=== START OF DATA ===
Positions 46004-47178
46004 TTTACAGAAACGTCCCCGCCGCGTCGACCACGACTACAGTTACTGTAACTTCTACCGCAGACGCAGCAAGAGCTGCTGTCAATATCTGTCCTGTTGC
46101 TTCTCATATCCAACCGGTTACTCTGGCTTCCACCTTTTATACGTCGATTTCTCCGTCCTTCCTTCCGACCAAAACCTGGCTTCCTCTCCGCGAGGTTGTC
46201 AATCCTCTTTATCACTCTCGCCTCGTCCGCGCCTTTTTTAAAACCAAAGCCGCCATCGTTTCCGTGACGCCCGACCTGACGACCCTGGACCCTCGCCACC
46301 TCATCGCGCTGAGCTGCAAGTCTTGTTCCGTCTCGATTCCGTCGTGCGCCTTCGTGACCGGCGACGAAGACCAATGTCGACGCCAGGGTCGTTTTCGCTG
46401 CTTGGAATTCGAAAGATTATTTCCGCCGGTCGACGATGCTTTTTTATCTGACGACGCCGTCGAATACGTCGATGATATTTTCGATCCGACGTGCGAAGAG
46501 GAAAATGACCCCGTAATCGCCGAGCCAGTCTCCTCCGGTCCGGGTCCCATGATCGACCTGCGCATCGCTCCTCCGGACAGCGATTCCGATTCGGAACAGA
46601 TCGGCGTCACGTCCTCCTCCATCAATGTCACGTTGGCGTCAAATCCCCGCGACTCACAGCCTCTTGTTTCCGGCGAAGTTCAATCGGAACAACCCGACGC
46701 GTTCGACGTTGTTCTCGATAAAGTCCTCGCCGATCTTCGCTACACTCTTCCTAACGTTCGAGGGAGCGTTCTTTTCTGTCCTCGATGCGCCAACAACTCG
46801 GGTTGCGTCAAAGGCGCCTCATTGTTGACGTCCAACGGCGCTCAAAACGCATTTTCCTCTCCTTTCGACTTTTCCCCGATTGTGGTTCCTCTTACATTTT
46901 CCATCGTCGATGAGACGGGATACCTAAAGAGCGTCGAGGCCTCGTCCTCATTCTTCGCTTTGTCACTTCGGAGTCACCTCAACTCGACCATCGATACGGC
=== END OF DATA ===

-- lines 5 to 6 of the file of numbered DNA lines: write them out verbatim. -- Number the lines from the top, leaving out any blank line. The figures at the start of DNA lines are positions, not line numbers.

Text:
46301 TCATCGCGCTGAGCTGCAAGTCTTGTTCCGTCTCGATTCCGTCGTGCGCCTTCGTGACCGGCGACGAAGACCAATGTCGACGCCAGGGTCGTTTTCGCTG
46401 CTTGGAATTCGAAAGATTATTTCCGCCGGTCGACGATGCTTTTTTATCTGACGACGCCGTCGAATACGTCGATGATATTTTCGATCCGACGTGCGAAGAG